But in the prospect of winning the battle loomed the specter of losing a costlier war .
If the Southerners were sufficiently aroused , they could very well cut the Kennedy legislative program to ribbons from their vantage point of committee chairmanships , leaving Sam Rayburn leading a truncated , unworkable party .
With that possibility in mind , Arkansas' Wilbur Mills deliberately delayed calling a meeting of the Committee on Committees , and coolheaded Democrats sought to bring Rayburn and Smith together again to work out some sort of face-saving compromise .
`` Here are two old men , mad at each other and too proud to pick up the phone '' , said a House Democratic leader .
`` One wants a little more power , and the other doesn't want to give up any '' .
Battle in the senate
The Senate launched the 87th Congress with its own version of an ancient liberal-conservative battle , but in contrast with the House's guerrilla war it seemed as pro forma as a Capitol guide's speech .
Question at issue : How big a vote should be necessary to restrict Senate debate -- and thereby cut off legislation-delaying filibusters ? ?
A wide-ranging , bipartisan force -- from Minnesota's Democratic Hubert Humphrey to Massachusetts' Republican Leverett Saltonstall -- was drawn up against a solid phalanx of Southern Democrats , who have traditionally used the filibuster to stop civil rights bills .
New Mexico's Clint Anderson offered a resolution to change the Senate's notorious Rule 22 to allow three-fifths of the Senators present and voting to cut off debate , instead of the current hard-to-get two-thirds .
Fair Dealer Humphrey upped the ante , asked cloture power for a mere majority of Senators .
Georgia's Dick Russell objected politely , and the battle was joined .
Privately , the liberals admitted that the Humphrey amendment had no chance of passage .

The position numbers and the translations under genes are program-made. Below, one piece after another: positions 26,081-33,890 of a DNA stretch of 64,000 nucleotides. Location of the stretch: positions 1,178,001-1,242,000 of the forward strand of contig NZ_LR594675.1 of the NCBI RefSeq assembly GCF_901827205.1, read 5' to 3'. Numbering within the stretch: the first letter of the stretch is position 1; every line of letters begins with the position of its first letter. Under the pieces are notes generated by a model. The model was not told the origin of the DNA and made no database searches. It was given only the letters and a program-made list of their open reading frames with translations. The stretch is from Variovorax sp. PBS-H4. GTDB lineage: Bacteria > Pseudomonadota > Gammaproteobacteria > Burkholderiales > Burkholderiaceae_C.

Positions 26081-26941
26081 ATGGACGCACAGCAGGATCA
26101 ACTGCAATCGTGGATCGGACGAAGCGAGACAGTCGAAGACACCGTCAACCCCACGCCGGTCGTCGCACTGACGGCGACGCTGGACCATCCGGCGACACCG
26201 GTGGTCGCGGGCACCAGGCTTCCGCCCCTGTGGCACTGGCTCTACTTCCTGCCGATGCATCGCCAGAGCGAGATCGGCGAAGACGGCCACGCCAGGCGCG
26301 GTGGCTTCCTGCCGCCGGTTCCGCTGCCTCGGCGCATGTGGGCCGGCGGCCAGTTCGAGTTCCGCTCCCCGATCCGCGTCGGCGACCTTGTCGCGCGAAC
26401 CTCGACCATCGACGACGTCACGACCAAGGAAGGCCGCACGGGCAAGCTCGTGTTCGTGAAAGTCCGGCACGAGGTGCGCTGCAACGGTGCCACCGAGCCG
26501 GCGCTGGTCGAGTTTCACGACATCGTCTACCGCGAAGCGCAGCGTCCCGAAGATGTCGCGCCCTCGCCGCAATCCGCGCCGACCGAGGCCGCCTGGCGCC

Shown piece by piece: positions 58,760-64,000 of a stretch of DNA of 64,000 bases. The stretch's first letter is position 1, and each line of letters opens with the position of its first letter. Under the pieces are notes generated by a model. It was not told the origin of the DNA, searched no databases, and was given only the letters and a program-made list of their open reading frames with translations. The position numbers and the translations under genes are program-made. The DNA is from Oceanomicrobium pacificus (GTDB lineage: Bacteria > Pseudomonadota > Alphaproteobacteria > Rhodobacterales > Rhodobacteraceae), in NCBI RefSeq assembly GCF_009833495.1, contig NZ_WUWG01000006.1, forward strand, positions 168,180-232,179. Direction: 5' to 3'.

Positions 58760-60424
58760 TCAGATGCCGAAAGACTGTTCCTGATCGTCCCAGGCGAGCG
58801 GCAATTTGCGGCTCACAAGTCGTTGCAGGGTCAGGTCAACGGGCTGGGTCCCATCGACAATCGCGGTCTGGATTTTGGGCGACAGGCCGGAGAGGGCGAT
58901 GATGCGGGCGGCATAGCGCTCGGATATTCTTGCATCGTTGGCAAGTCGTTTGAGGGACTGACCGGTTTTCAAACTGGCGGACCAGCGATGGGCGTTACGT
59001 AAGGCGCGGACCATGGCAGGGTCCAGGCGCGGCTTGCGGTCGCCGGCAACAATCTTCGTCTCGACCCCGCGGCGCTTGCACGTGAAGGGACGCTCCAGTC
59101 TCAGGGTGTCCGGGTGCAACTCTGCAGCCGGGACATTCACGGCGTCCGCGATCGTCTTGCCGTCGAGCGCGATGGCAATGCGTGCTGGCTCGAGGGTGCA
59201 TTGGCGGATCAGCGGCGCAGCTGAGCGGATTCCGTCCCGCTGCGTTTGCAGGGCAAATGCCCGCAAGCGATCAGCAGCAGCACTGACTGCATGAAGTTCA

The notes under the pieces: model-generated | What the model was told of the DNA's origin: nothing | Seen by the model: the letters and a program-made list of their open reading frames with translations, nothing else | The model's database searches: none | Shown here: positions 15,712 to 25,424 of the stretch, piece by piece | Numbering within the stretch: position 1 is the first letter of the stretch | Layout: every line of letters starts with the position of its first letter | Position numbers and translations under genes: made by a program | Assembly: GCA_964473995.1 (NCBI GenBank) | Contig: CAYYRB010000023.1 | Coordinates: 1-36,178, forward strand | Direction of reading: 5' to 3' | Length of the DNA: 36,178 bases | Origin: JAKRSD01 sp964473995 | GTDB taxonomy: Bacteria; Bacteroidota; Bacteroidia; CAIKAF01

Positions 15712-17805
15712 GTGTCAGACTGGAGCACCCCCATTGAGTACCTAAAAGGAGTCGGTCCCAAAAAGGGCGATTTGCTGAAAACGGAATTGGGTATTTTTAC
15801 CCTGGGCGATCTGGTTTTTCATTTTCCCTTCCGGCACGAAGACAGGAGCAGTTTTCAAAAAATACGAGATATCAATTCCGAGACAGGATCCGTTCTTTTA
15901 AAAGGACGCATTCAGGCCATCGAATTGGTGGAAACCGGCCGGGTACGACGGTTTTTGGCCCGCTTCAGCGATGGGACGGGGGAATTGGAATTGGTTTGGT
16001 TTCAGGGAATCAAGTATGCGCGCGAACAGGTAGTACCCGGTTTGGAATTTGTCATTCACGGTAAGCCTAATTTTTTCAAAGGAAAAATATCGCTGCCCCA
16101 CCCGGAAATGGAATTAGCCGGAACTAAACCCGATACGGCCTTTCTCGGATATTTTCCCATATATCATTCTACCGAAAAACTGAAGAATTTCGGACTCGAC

Privately , they also admitted that their hopes for Clint Anderson's three-fifths modification depended on none other than Republican Richard Nixon .
In 1957 Nixon delivered a significant opinion that a majority of Senators had the power to adopt new rules at the beginning of each new Congress , and that any rules laid down by previous Congresses were not binding .
Armed with the Nixon opinion , the Senate liberals rounded up their slim majority and prepared to choke off debate on the filibuster battle this week .
Hopefully , the perennial battle of Rule 22 then would be fought to a settlement once and for all .
Since Election Day , Vice President Richard Nixon had virtually retired -- by his own wish -- from public view .
But with the convening of the new Congress , he was the public man again , presiding over the Senate until John Kennedy's Inauguration .
One day last week , Nixon faced a painful constitutional chore that required him to officiate at a joint session of Congress to hear the official tally of the Electoral College vote , and then to make `` sufficient declaration '' of the election of the man who defeated him in the tight 1960 presidential election .
Nixon fulfilled his assignment with grace , then went beyond the required `` sufficient declaration '' .
`` This is the first time in 100 years that a candidate for the presidency announced the result of an election in which he was defeated '' , he said .